WALKING unsteadily, his left hand clutching an umbrella, construction worker Sakthivel Kumaravelu spotted the bus he had just been ejected from, and decided to give chase. That decision, made in a state of inebriation, would cost him his life less than a minute later.

Yesterday, video footage from the bus as well as autopsy and toxicology reports painted a clear picture of the final moments of the 33-year-old Indian national's life.

A 30-second clip showed the bus moving along Tekka Lane at about 5kmh, when Mr Sakthivel entered the frame. He noticed that it was the bus he was asked to alight from, and he followed alongside it.

The man appeared to be "walking in an unsteady manner" and "meandering" along a straight path, said Dr Michael Tay, an accident reconstruction expert who gave his testimony to the Committee of Inquiry yesterday.

The clip went on to show that as the bus sped up, Mr Sakthivel broke into a run but fell behind. He caught up, and was seen tapping the bus with his right palm as the bus turned into Race Course Road.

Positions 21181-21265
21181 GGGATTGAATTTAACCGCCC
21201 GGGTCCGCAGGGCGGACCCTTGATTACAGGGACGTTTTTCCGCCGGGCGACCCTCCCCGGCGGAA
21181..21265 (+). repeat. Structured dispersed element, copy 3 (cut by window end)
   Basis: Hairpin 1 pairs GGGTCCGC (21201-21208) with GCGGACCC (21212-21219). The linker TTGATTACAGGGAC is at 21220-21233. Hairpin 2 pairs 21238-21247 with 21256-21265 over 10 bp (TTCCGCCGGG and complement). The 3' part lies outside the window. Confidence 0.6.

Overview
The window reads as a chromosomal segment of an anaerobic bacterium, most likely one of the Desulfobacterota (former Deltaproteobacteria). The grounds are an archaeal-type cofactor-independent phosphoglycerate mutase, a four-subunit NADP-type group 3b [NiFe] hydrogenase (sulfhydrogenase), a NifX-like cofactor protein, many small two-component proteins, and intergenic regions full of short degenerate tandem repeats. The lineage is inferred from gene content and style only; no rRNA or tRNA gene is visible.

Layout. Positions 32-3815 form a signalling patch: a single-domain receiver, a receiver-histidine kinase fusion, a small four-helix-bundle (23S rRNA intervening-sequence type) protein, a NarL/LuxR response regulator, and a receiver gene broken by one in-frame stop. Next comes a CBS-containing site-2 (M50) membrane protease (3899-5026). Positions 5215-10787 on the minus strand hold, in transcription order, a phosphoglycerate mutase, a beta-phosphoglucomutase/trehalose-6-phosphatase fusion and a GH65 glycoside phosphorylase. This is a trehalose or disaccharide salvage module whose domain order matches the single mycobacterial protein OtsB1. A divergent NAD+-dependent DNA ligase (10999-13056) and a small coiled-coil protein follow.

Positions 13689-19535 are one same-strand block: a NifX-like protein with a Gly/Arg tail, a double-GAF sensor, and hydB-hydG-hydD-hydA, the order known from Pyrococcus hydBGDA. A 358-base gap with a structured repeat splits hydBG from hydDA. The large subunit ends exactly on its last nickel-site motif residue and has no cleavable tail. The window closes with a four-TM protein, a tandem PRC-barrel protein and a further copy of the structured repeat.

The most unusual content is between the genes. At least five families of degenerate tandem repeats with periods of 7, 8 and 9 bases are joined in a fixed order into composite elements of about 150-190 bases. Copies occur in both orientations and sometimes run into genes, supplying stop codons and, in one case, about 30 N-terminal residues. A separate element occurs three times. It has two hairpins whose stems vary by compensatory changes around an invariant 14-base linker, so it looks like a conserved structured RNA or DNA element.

But with his palm still on the bus, he lost his footing and fell forward. Moments later, he was run over by the left front wheel of the turning bus.

Besides a crushed voice box, multiple rib fractures and a ruptured lung, Mr Sakthivel suffered a skull fracture, with most of the brain matter spilt after the accident.

Describing these injuries yesterday, Dr Marian Wang, the forensic pathologist who carried out the autopsy on Mr Sakthivel's body, said that death was instantaneous.

When asked by the committee's chairman G. Pannir Selvam if Mr Sakthivel could have cried out for help immediately after the accident, she replied: "No... because the injuries would have been immediately fatal. The brain is no longer there, so there is no nervous stimulation."

A toxicology report tendered to the court also showed that Mr Sakthivel had a blood alcohol level of 2.17, almost three times the legal limit for driving.